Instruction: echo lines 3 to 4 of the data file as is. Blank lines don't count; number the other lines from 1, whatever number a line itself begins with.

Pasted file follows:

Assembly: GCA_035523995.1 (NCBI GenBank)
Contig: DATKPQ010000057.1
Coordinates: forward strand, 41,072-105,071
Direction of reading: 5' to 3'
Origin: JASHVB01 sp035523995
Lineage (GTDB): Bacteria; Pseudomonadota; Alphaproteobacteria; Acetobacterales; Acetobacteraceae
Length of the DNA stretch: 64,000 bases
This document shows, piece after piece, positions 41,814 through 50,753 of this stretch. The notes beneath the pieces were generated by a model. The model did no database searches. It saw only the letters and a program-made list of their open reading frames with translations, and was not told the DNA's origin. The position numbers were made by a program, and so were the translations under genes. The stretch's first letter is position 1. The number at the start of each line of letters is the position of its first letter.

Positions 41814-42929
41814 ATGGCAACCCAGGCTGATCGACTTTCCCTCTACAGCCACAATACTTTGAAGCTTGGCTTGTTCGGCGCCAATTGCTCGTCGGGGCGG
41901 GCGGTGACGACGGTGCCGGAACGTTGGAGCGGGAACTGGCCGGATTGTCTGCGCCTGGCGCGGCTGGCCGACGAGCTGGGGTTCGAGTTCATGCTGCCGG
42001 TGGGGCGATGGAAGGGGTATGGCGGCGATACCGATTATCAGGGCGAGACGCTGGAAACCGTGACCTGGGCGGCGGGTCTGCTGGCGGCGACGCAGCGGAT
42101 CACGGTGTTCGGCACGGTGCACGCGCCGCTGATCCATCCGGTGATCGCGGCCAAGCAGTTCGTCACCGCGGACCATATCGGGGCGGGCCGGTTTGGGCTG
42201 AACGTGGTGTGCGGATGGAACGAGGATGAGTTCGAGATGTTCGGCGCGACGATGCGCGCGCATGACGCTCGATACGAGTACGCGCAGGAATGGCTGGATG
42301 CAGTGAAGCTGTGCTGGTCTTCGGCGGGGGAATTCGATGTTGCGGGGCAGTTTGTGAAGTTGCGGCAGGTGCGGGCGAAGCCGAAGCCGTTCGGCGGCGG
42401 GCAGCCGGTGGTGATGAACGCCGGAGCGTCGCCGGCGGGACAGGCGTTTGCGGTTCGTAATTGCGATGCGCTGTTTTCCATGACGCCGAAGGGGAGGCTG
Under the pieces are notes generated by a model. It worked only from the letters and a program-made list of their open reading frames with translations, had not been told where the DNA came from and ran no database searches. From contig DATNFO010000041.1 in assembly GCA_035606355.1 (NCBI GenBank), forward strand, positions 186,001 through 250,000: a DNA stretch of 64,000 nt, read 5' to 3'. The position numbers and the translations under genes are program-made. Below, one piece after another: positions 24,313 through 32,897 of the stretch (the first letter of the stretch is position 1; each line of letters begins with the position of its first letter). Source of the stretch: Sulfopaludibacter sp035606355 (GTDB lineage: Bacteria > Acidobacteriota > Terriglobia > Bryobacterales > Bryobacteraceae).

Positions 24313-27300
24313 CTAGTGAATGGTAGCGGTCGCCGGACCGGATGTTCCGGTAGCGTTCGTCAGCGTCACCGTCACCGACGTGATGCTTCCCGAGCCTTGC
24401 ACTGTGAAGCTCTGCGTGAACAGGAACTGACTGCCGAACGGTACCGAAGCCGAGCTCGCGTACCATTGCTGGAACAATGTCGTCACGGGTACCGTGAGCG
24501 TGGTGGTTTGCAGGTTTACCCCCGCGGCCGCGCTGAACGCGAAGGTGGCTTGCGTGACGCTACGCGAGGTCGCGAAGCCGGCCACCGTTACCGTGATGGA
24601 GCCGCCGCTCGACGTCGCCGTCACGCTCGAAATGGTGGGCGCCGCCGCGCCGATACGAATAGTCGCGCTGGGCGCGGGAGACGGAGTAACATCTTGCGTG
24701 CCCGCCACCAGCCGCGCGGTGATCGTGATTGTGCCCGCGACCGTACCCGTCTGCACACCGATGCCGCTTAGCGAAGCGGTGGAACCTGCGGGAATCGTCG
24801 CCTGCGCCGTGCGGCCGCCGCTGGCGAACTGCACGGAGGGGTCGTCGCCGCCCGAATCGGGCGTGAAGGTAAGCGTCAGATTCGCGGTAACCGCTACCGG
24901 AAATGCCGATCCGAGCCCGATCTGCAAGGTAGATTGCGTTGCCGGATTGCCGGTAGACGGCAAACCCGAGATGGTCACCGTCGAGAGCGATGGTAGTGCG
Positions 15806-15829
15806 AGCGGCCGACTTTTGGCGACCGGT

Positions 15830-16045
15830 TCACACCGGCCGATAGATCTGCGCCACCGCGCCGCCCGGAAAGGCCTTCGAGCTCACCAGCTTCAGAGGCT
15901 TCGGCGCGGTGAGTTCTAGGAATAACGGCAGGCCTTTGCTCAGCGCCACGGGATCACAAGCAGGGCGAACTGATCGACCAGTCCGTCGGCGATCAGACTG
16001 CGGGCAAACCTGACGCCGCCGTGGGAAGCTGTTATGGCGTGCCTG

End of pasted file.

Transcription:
Coordinates: forward strand, 41,072-105,071
Direction of reading: 5' to 3'